SAN DIEGO -- Former Texas Rep. Beto O'Rourke concluded his first trip to California as a 2020 presidential candidate Tuesday with a town hall discussion near Lincoln Park.
Doors to the Jacobs Center for Neighborhood Innovation opened at 10 a.m. for an enthusiastic crowd.
"He just has a whole vibe that you want to be around," said Baylee McGuire, a Beto supporter. "He knows what to say to make you feel welcome."
"He spent the first three minutes talking in Spanish," pointed out Ricardo Gutierrez, who still hasn't chosen a politician to support. "He answered my question in Spanish, and that's endearing."
The town hall came a day after O'Rourke released a plan to confront climate change, visited Yosemite National Park and conducted a roundtable discussion at Modesto Junior College, meeting with farmers, advocates, industry experts, academics from California's Central Valley to learn about how climate change is impacting their communities and what solutions they believe are most effective.
"Climate change is the mother of all challenges," he said in front of the crowd at the Jacobs Center. He said the next 10 years are critical to transition off fossil fuels to renewable energy.
"I think my generation is going to be impacted most by climate change," said Baylee McGuire, a Beto supporter. "So, I like that he talks about it.”
He also spoke about universal healthcare, banning assault rifles, and equal pay for women and minorities.
O'Rourke began the trip Saturday by holding a rally at Los Angeles Trade-Technical College. He conducted a town hall in San Francisco on Sunday.
O'Rourke declared his candidacy March 14, four months after saying in an interview on MSNBC, "I will not be a candidate for president in 2020. That's, I think, as definitive as those sentences get."
In a three-minute, 25-second video sent to supporters declaring his candidacy, the 46-year-old O'Rourke called for "fixing our democracy and ensuring that our government works for everyone and not just for corporations."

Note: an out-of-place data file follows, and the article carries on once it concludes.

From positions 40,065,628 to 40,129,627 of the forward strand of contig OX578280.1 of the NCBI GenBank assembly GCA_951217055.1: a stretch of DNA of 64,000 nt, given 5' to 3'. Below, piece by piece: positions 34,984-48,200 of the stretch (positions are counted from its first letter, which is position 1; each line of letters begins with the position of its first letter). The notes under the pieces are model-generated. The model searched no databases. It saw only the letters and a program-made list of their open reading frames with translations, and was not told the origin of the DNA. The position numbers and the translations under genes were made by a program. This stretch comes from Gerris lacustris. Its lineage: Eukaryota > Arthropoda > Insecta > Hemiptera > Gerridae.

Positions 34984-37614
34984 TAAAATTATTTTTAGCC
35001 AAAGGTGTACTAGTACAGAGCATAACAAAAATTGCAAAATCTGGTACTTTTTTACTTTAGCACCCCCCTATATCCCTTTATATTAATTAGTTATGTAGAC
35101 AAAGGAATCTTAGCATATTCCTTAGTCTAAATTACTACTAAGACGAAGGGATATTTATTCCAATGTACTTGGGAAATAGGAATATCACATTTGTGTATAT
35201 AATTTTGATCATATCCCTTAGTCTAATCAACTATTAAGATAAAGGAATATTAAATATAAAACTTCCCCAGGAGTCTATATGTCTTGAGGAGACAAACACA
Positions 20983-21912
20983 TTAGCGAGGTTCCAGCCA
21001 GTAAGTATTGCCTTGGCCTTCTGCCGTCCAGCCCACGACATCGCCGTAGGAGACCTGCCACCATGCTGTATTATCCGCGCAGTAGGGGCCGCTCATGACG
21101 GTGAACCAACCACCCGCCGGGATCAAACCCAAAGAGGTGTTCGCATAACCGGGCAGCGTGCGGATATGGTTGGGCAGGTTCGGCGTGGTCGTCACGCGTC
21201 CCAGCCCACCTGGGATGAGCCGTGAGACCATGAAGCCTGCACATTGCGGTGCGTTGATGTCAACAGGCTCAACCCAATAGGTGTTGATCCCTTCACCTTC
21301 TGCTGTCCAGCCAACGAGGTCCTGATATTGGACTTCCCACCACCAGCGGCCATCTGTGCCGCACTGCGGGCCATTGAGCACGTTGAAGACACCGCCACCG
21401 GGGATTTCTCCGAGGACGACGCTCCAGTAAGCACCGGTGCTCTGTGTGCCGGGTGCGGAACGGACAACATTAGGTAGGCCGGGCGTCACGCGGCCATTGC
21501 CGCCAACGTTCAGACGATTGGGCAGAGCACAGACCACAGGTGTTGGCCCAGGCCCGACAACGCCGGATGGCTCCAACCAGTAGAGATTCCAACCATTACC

O'Rourke also promised to "listen to, and lift up rural America," "work on real justice reform, and confront the hard truths of slavery, and segregation and suppression in these United States of America," and "reassert our global leadership and end these decades-long wars, and be there for every woman and man who've served in them."
In response to O'Rourke's declaration, Republican National Committee Communications Director Michael Ahrens said, "Beto O'Rourke failed to get anything done in Congress, and with extreme policies like government-run health care and tearing down border barriers, his 2020 bid won't be successful either."
O'Rourke was a three-term congressman from the El Paso area who gained nationwide prominence for his unsuccessful challenge of Sen. Ted Cruz, R- Texas, in 2018, receiving more votes than any Democrat in Texas.
Born Robert Francis O'Rourke on Sept. 26, 1972, in El Paso, O'Rourke's Irish American family gave him the nickname "Beto" while he was an infant, initially to distinguish him from his grandfather, Robert V. Williams.
Beto is a common Spanish nickname for first names ending in "berto."
O'Rourke received a bachelor's degree from Columbia University in 1995, majoring in English literature.
O'Rourke began his political career in 2005, when he defeated a two- term incumbent to win a seat on the El Paso City Council. He served on the council through 2011.
O'Rourke defeated eight-term incumbent Rep. Silvestre Reyes in a primary in 2012 and won the general election race in the predominantly Democratic district by more than 30 percentage points.
If elected, O'Rourke would be the first president born in the 1970s and the second Roman Catholic, joining John F. Kennedy.